MINTCar: A Tool Enabling Multiple Source Multiple Destination Network Tomography

MINTCar: A Tool Enabling Multiple Source Multiple Destination Network Tomography

Laurent Bobelin (CNRS, France)
DOI: 10.4018/978-1-61350-110-8.ch005
OnDemand PDF Download:
No Current Special Offers


Discovering a network topology and inferring its performances for the client/server case is a well known field of study. However, client/server model is no longer accurate when dealing with Grids, as those platforms involve coordinated transfers from multiple sources to multiple destinations. In this chapter, we first review existing work, introduce a representation of the inferred knowledge from multiple sources and multiple destinations measurements that allows to obtain a well-posed problem, algorithms in order to reconstruct such a representation, a method to probe network, and give some experimental results.
Chapter Preview

Network Tomography

Since the last decade, network tomography for the client/server case has been widely studied (see (Castro et al, 2004) for an overview). Resulting topology is a tree where each edge represents a set of physical objects. The root is the server, leaves are clients and inner nodes are disjunction points of paths between the server and its clients. Edges can sometimes be labeled with the capacity of routers and wires belonging to the sub-path represented by it. Packet train based techniques are used to infer disjunction point for a pair of path. Probing is done for each pair of paths. Reconstruction is done most of the time using statistical techniques to estimate likelihood. Roughly speaking, it consists to collapse 2 or more disjunction points into one when capacities of the sub-paths leading to those inferred points are similar. Unfortunately, this method relies on the assertion that the resulting topology is a tree. But a tree cannot characterize the network when multiple sources and multiple destinations are involved, as stated in (Bu, Duffield, & Lo Presti, 2002). New probing techniques, reconstruction algorithms and models must then be developed for this topology discovery and performances inference.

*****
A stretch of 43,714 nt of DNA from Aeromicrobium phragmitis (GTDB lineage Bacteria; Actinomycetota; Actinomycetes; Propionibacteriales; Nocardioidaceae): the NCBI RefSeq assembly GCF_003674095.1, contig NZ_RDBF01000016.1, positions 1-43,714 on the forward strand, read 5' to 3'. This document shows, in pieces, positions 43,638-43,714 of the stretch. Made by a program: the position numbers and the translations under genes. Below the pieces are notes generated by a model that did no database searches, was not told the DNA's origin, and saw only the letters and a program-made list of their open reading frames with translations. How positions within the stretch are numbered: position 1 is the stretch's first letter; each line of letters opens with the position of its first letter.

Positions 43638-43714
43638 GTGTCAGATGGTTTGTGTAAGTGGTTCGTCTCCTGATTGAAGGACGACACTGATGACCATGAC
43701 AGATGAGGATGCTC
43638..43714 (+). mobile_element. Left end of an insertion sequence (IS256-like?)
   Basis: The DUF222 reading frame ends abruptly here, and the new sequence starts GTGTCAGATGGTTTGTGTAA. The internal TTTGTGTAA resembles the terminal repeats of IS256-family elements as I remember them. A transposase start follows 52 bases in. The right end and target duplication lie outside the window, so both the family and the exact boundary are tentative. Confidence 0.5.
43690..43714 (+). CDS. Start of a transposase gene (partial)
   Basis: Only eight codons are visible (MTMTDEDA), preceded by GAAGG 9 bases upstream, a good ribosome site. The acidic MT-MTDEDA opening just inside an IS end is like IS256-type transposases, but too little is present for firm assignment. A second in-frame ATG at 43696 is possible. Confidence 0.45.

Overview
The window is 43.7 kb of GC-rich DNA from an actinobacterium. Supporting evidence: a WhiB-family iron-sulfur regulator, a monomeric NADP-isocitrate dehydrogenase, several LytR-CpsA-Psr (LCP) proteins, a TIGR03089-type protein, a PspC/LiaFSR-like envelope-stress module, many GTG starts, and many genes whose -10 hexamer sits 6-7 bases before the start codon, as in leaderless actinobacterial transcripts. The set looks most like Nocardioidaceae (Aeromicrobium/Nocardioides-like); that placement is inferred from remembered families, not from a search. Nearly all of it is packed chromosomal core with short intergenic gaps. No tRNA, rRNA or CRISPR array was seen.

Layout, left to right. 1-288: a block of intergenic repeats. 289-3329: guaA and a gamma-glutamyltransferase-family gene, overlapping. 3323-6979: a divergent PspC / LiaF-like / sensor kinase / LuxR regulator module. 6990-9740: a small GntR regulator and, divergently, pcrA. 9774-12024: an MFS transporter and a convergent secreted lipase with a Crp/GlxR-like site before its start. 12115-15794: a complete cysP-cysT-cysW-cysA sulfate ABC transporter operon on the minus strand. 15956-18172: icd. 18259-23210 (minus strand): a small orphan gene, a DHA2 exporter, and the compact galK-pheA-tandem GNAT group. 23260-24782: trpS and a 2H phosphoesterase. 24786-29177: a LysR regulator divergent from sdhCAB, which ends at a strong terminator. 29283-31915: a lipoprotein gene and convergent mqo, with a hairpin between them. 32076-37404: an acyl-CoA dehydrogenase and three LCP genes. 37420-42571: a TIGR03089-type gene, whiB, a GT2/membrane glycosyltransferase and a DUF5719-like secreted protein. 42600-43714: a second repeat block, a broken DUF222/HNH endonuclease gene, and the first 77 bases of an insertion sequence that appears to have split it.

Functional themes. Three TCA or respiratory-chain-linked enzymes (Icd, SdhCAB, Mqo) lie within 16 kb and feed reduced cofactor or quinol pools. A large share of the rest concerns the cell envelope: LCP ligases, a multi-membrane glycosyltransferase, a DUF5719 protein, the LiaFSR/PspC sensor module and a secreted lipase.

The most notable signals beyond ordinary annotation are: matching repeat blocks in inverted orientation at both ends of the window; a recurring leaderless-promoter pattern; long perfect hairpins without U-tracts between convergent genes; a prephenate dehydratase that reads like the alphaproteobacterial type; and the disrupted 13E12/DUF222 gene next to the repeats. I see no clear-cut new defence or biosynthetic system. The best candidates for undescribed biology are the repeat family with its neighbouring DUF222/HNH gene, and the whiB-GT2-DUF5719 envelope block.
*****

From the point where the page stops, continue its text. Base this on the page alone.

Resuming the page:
Complete Chapter List

Search this Book: